ELEVEN years later we now have a total of 54 rows of bushes and to date we have removed all the trees from 44 rows and have removed the largest trees from the last 10 rows. One hope for 2013 is to finish those last 10 rows. Dave’s grandson is now almost 19, still works with his grandpa (and likes it!) and just finished his first year of college.

NEXT phase of u-pick. In the fall of 2011 I tilled up about ¼ acre adjacent to the blueberries for a red raspberry planting. This was planted in the spring of 2012. Then the summer of 2012 proved to be a drought worse than any we had experienced since we first started the farm back in ‘77. Our blueberries looked good as the early season started but then the moisture was sucked out of the berries as the bushes tried to get more moisture. We decided we had to add drip irrigation. We ordered enough drip to irrigate the blueberries, raspberries and another garden of a little over ¼ acre we had for all sorts of fruits and vegetables in front of the sugarhouse at another location. The irrigation was installed in early July with the help of our grandson who regularly works with Dave in addition to his younger sister and another grandson, (son of Rob, also in college, who lives about 20 miles away). We were able to save the second half of the season and more importantly save the bushes.  Many would not have survived the drought without the irrigation.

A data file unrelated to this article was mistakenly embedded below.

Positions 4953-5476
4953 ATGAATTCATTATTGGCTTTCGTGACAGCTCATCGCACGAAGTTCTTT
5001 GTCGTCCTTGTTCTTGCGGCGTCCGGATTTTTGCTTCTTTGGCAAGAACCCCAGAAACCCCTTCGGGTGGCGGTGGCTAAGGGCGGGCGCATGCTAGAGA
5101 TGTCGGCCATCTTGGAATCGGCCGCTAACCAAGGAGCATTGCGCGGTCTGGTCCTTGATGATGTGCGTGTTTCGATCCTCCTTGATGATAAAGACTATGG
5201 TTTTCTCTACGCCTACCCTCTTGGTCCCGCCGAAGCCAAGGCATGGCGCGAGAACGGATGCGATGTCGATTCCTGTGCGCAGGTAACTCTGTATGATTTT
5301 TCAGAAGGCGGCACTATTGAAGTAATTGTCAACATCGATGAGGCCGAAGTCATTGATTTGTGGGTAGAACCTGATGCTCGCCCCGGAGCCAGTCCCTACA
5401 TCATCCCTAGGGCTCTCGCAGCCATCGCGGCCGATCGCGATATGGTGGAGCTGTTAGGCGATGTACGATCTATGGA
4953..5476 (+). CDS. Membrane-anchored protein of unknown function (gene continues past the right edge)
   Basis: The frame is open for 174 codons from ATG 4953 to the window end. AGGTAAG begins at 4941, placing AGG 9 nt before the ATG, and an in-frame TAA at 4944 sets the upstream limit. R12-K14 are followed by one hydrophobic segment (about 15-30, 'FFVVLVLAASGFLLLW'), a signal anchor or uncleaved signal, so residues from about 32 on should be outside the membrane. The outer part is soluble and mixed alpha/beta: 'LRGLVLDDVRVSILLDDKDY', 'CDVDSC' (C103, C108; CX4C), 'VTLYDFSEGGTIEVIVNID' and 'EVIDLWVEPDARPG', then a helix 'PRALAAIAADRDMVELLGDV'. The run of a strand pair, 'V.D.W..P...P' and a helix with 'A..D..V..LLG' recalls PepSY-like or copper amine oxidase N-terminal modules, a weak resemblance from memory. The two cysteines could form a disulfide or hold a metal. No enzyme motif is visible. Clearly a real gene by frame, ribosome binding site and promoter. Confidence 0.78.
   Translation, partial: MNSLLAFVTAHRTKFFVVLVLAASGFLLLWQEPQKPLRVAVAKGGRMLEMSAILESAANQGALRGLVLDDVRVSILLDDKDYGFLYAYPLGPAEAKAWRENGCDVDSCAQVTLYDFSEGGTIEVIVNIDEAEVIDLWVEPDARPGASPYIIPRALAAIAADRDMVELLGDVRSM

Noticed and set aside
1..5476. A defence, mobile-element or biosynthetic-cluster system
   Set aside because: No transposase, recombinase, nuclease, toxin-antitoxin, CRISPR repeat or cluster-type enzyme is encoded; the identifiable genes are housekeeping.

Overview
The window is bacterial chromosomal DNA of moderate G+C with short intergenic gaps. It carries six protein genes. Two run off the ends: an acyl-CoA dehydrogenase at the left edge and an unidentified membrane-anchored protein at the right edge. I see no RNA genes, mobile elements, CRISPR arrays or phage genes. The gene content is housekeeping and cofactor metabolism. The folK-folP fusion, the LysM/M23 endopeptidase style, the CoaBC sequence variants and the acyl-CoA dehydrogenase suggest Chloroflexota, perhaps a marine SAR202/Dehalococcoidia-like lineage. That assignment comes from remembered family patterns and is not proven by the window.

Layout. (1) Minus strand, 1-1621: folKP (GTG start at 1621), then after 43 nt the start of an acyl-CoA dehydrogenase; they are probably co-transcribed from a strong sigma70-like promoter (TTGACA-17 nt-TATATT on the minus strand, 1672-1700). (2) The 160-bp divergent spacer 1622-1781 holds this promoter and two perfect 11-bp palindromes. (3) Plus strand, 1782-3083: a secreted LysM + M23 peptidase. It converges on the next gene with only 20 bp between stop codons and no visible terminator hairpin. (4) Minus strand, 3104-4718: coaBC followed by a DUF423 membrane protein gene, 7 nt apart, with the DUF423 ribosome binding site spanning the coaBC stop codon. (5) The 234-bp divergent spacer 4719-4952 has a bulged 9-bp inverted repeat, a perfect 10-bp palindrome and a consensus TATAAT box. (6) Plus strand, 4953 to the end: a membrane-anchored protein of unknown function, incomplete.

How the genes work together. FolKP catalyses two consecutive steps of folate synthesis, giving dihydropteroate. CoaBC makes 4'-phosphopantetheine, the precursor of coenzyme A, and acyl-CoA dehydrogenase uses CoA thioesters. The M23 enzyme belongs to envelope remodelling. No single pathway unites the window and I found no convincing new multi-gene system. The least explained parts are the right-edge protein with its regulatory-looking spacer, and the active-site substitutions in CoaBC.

AS I write this in late June 2013 the blueberries look good, as do the raspberries. However this year has been anything but a drought so far. We have had over 7 ½” of rain in June. There has been lots of local flooding but our fields, while they have too much standing water, are not flooded. The big creek I pump water from however was at 17’ above flood stage yesterday morning. The flood water actually came up the drainage to the bottom of my earthen dam.